What I'd like to do is protect the battery both in use and out. Specifically I don't want to have to break it down or move it when I'm done. Does that change your thoughts on what would be a good solution?


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PostPosted: Thu Sep 20, 2018 11:34 am 
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maltrease wrote:
pro10is wrote:
Wow, I never would have guessed that mere rainwater could possibly get inside a sealed battery rated to float in the water. Rainwater is not that intrusive. I've been caught in some intense rainstorms out on the water with both my Torqeedo batteries fully exposed and thoroughly drenched for far longer than 30 minutes and have never had a problem with either. Are you talking just rainwater or were they ever submerged at any time?

If they were never submerged, then I'm thinking that the battery's seal may have been defective and that Torqeedo is perhaps not being fully honest with you. They have been reported by others to dodge warranty repairs with less than reasonable excuses. In any case, I would absolutely insist they return your property or provide you with another battery. They had no right to dispose of the old battery unless you gave them prior permission to do so. It was your property, not theirs.

Before you buy a 900 watt-hour battery directly from Torqeedo, check the current price from defender.com. I'm seeing a current price of $786 including shipping. This may be a better price than what Torqeedo is quoting you.

To protect the new battery when not in use, the cooler is a good idea. Also a dry bag could work, or even a decent, sealable plactic bag.


The battery was never submerged in the water. Rain was absolutely the last thing on my mind as well when I was planning out the system. Particularly because of how the battery is shown strapped to the top/back of kayaks in pretty much every picture I've seen with it. In a later exchange the tech even said that from my picture the kayak looked flat on the beach and the scupper hole wouldn't drain out water fast enough, thus leaving the battery sitting in an inch or two pool of water which would compromise it if its over 30 minutes. I asked what would happen if you got caught in an unexpected squall while out on the water but that question got lost in the ongoing exchanges.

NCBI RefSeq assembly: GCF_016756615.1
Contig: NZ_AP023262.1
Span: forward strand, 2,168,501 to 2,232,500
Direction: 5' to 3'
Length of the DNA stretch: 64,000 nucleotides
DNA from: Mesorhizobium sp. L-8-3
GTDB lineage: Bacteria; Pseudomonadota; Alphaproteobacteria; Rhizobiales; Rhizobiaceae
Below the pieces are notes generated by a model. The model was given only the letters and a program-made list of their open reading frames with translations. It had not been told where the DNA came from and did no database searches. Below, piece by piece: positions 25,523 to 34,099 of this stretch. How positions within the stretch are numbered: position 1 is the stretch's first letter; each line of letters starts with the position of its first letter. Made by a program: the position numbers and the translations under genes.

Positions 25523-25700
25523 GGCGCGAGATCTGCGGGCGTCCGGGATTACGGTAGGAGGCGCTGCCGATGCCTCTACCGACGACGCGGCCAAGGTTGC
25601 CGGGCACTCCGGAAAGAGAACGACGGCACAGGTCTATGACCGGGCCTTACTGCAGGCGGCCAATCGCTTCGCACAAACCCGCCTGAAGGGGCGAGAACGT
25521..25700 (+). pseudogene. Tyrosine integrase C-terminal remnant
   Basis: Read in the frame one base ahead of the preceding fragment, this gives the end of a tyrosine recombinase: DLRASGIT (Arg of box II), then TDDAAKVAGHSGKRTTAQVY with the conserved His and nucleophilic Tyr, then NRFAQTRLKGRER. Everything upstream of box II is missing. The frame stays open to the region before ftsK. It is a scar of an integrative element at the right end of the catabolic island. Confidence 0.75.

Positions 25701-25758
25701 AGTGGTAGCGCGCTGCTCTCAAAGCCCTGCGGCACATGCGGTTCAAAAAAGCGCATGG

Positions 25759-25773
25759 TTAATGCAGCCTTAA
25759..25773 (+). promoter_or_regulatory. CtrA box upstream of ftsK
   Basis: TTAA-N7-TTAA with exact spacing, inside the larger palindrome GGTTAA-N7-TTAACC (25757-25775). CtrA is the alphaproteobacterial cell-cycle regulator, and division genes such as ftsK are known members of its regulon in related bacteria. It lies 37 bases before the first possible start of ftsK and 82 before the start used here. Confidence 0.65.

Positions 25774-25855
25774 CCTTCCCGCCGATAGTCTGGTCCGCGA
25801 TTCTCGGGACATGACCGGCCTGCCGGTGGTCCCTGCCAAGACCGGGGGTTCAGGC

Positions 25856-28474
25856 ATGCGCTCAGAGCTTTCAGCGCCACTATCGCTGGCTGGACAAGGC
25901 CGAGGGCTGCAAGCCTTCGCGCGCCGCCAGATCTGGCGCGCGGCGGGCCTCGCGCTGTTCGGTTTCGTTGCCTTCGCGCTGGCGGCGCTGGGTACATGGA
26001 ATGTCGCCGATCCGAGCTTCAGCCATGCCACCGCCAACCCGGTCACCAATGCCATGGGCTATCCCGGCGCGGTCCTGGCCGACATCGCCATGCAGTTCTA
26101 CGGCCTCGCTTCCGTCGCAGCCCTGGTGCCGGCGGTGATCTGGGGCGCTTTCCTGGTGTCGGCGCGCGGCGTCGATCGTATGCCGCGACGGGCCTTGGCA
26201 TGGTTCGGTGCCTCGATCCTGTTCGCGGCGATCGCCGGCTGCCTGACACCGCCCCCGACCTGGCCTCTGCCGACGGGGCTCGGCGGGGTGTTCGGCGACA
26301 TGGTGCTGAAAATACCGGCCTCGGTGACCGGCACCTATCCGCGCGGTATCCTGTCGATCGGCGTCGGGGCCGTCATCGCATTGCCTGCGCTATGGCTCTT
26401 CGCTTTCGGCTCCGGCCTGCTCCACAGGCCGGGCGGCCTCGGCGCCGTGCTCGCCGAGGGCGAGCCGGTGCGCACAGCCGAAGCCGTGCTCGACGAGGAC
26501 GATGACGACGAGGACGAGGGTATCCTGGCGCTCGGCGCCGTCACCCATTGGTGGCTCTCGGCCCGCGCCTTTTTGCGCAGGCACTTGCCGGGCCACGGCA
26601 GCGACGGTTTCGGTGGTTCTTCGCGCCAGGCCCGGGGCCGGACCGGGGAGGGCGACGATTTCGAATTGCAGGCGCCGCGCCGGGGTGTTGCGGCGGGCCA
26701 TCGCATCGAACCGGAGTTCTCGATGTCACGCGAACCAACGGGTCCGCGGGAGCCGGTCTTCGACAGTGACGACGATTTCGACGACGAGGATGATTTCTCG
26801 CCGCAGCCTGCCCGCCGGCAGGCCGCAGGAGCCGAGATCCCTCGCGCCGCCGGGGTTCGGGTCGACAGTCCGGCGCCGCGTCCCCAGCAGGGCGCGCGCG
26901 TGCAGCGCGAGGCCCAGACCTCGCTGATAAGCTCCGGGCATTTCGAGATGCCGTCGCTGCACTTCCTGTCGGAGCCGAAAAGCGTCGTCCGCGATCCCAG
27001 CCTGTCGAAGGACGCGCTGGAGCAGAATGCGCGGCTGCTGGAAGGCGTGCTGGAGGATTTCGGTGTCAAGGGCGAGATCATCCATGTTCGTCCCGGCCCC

Maybe I could have kept pressing for a better offer but I was getting tired of it. Their first offer of a discount would still cost more then what Defender was selling them for. Expressing my disappointment I got another offer $30 cheaper then the Defender price. From their side, water got into the battery, the seals checked out (according to their tests) so that makes it my fault. At this point I've tired of dealing with it, accepted I won't get a replacement and moved into sharing my story to hopefully help other people make more informed decisions about Torqeedo purchases.

Maybe Torqeedo would have offered a better deal on the 915 but I didn't even try. I'd rather it be clear that I'm not happy vs. accepting some token discount. I bought it from Marine Defender for $700 including the shipping and hazmat fee. They had a sale which I guess just ended.

What I'd like to do is protect the battery both in use and out. Specifically I don't want to have to break it down or move it when I'm done. Does that change your thoughts on what would be a good solution?

What I would do to protect the batteries while in use is to place them inside a covered plastic box, much like a typical plastic battery box for conventional marine type batteries. Plastic boxes alsp come in many sizes, such as plastic storage boxes. Of course, you would need to make a provision for the cable.